Perceived peer support and diabetes management from adolescence into early emerging adulthood

Andrea K. Pihlaskari, Deborah J. Wiebe, Natalie R. Troxel, Sunita M. Stewart, Cynthia A. Berg

Research output: Contribution to journalArticlepeer-review

2 Scopus citations

Abstract

Objectives: The objective of the study was to examine longitudinal associations of perceived diabetesspecific peer support with adherence and glycemic control among late adolescents with type 1 diabetes as they transition out of high school and into early emerging adulthood. Method: As part of a larger study, 211 high school seniors with type 1 diabetes completed confidential online surveys and were reassessed 1 year later. Perceived diabetes-specific peer support and adherence were assessed in each survey. Glycemic control was measured with HbA1c assay kits. Results: Perceived diabetes-specific peer support in high school predicted better adherence across the subsequent year while controlling for initial levels of adherence. Perceived peer support during early emerging adulthood was also associated with better adherence across time, after controlling for initial levels of both adherence and peer support. Conclusions: Perceived diabetes-specific peer support may be a protective factor as late adolescents with type 1 diabetes transition out of high school. Building strong peer support during the transition into early emerging adulthood may facilitate better diabetes management during this high-risk time of development.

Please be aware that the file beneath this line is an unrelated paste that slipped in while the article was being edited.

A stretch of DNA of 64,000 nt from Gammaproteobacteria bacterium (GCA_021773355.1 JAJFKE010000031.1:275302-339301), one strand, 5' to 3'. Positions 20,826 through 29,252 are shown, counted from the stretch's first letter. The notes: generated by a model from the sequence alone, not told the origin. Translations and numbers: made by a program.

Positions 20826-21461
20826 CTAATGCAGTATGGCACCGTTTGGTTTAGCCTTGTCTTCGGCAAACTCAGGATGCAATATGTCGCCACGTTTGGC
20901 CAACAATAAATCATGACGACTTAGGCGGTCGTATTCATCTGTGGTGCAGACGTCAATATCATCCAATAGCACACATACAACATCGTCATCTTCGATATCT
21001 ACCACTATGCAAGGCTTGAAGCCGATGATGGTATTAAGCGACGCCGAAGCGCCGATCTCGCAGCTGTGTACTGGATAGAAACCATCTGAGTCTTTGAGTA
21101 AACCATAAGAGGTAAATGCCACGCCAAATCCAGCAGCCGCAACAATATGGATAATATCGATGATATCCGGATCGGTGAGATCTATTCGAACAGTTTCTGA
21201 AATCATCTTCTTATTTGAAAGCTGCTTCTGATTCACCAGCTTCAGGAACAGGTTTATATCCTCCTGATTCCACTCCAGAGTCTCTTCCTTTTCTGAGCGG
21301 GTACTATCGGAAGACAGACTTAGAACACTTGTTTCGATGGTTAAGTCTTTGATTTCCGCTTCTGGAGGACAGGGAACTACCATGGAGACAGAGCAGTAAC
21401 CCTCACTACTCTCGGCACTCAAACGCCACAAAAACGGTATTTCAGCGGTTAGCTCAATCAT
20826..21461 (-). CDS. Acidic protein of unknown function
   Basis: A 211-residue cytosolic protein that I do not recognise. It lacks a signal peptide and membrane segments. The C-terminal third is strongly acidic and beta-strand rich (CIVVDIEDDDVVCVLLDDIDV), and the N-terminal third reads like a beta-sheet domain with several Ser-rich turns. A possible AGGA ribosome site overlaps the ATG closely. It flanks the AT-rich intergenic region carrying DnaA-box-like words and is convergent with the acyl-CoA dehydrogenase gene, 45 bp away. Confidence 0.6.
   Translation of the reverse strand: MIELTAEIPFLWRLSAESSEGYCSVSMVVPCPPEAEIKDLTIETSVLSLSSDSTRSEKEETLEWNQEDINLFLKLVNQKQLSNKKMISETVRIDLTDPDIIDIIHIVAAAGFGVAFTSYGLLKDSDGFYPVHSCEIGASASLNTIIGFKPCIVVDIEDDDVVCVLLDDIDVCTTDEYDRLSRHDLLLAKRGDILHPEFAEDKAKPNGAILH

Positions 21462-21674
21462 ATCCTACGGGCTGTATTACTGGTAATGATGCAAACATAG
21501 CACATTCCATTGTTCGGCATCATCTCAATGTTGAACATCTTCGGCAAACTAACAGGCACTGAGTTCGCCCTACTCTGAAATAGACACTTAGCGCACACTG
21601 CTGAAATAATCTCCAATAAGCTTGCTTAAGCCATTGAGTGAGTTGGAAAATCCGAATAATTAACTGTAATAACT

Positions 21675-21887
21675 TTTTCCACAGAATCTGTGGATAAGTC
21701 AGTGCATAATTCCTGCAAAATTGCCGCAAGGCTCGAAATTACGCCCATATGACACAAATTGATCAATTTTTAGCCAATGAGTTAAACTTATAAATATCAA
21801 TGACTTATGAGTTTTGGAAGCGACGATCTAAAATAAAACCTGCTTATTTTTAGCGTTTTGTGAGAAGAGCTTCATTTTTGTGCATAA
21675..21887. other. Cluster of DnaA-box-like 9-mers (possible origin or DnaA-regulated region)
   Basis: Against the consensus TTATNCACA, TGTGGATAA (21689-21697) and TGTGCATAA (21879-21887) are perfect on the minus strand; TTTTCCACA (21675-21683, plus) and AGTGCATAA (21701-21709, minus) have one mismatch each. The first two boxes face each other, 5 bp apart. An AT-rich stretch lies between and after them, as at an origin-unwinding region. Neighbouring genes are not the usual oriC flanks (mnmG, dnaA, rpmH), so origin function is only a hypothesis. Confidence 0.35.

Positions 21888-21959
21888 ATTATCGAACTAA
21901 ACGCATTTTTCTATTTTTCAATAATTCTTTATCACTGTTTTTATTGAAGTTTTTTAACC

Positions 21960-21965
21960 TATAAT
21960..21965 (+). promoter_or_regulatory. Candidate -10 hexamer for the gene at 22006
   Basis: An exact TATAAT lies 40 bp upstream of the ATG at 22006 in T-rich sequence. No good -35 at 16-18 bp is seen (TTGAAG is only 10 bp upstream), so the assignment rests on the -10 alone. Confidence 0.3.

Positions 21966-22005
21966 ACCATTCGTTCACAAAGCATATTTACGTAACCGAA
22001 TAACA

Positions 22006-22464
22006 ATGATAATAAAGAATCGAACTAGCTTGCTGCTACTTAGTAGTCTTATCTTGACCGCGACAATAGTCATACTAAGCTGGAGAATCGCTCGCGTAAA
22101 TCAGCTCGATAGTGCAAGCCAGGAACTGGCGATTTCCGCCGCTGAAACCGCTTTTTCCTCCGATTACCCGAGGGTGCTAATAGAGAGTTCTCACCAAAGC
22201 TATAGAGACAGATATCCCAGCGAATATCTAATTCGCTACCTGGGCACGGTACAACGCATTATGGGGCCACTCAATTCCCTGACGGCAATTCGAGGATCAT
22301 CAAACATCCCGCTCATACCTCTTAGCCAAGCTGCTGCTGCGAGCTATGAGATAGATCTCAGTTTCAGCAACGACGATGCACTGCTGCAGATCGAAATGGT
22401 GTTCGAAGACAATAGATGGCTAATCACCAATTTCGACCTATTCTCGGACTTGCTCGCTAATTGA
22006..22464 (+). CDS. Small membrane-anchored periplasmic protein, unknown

Original languageEnglish (US)
Pages (from-to)1055-1058
Number of pages4
JournalHealth Psychology
Volume37
Issue number11
DOIs
StatePublished - Nov 2018

Keywords

  • Adherence
  • Emerging adult
  • Longitudinal
  • Peer support
  • Type 1 diabetes

ASJC Scopus subject areas

  • Applied Psychology
  • Psychiatry and Mental health

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